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The Catholic Defender: Saint Hugh of Grenoble


St. Hugh was born in 1053 in southeastern France of the Day for April 1

St. Hugh served his See for 52 years, although he had earnestly solicited Pope Innocent II for leave to resign his bishopric, that he might die in solitude but was never able to obtain his request. For the last forty years of his life, he was afflicted with almost continual headaches and pains in the stomach God was pleased to purify his soul by a lingering illness before He called him to Himself.

He was eloquent as a preacher.He restored his own cathedral, made civic improvements in the town, and weathered a brief exile. Hugh may be best known as patron and benefactor of Saint Bruno, founder of the Carthusian Order. He died in 1132, and was canonized only two years later.


Benedictine bishop of Grenoble, France, patron of St. Bruno. He was born in the Dauphine region and became a canon of the cathedral in Valence. In 1080, while attending a synod in Avignon, Hugh was named bishop of Grenoble. He attempted a massive reform of the diocese, but, discouraged, retired to Chaise Dieu Abbey, and became a Benedictine. Pope St. Gregoiy VII ordered him back to Grenoble. Hugh gave St. Bruno the land on which the Grande Chartreuse was founded, thus starting the Carthusians. Hugh died on April 1 and was canonized by Pope Innocent II.


Today’s saint could be a patron for those of us who feel so overwhelmed by all the problems in the world that we don’t know where to begin.


Hugh, who served as a bishop in France for 52 years, had his work cut out for him from the start. Corruption seemed to loom in every direction: the buying and selling of Church offices, violations of clerical celibacy, lay control of Church property, religious indifference and/or ignorance. After serving as bishop for two years, he’d had his fill. He tried disappearing to a monastery, but the pope called him back to continue the work of reform.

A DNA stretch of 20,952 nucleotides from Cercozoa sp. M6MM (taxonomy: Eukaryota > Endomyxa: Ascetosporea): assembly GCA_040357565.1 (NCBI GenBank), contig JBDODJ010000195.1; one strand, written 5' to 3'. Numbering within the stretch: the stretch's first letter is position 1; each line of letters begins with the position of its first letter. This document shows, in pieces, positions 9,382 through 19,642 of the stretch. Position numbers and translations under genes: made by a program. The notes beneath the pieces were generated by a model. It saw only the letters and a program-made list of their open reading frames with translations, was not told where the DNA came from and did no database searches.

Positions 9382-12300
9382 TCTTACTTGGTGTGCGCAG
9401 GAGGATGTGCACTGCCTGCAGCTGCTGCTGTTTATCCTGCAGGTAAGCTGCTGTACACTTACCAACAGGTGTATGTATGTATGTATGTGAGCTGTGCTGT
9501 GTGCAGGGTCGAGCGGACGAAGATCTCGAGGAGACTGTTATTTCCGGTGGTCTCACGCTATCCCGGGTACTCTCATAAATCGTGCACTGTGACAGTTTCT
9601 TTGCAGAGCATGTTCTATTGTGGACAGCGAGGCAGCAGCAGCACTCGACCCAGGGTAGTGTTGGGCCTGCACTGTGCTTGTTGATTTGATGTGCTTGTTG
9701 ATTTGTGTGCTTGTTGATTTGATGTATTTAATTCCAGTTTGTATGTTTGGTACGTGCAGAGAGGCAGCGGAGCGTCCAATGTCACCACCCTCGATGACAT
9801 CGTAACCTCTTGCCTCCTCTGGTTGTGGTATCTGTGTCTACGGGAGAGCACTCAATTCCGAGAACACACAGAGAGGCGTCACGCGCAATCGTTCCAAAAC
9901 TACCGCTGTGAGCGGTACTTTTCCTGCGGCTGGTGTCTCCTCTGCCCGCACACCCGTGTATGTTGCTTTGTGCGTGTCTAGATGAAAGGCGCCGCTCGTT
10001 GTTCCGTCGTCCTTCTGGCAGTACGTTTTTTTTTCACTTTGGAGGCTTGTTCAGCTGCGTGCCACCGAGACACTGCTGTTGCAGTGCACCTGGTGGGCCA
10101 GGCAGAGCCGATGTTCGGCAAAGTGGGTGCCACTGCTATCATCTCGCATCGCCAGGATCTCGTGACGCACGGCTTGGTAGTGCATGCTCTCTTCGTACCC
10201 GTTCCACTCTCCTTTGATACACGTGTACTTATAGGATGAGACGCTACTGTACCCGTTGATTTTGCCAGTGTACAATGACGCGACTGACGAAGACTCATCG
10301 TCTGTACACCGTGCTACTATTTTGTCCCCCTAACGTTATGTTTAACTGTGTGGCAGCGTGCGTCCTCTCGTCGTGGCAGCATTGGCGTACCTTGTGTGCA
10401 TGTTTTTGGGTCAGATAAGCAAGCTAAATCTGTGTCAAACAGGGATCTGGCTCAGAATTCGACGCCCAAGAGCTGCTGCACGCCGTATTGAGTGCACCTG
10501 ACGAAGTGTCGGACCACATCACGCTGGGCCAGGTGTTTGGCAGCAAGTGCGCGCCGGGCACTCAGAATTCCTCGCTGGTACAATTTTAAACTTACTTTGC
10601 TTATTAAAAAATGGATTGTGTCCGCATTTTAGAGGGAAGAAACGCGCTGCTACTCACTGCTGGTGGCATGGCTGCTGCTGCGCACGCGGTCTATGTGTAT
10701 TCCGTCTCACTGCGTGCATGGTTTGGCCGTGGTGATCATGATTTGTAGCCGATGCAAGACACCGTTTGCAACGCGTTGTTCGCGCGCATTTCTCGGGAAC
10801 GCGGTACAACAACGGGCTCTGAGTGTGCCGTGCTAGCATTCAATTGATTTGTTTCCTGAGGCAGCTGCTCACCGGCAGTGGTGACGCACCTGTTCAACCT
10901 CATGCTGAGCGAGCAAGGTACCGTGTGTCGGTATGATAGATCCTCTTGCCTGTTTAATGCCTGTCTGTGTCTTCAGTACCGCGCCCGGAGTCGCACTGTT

Ironically, Hugh was reasonably effective in the role of reformer—surely because of his devotion to the Church but also because of his strong character. In conflicts between Church and state he was an unflinching defender of the Church. He fearlessly supported the papacy. He was eloquent as a preacher. He restored his own cathedral, made civic improvements in the town, and weathered a brief exile.


Hugh may be best known as patron and benefactor of Saint Bruno, founder of the Carthusian Order. He died in 1132, and was canonized only two years later.


In the midst of our confusing life these days, let us pray for the ability to rise above the fray and to see things in the light of faith as did Saint Hugh.


St Hugh served his See for 52 years, although he had earnestly solicited Pope Innocent II for leave to resign his bishopric, that he might die in solitude but was never able to obtain his request. For the last forty years of his life, he was afflicted with almost continual headaches and pains in the stomach God was pleased to purify his soul by a lingering illness before He called him to Himself.


The Roman Martyrology reads: “In Grenoble in Burgundia, in today’s France, St Hugh, Bishop, who worked for the reform of the customs of the clergy and the people and, during his Episcopate, ardently loving solitude, gave St Bruno at the time, his teacher and to his companions, the hermitage of Chartroux, of which he was also the first Abbot. He ruled his Church for about fifty years with the thoughtful example of his charity.


At the Council of Avignon in 1080, he was elected Bishop of Grenoble, although he was not yet ordained. The See of Grenoble had fallen into a very poor state and Hugh was selected to be its Gregorian renovator. Conducted by a papal legate to Rome, Hugh was Ordained by Pope Gregory VII himself. Upon his return, he immediately set to the task of reforming the abuses in his new Diocese. When he had not succeeded, to his satisfaction, in countering abuse and fostering devotion after two years, he tried to resign his bishopric and enter the Benedictine Monastery at Cluny. However, the Pope ordered him to continue his Episcopal work.

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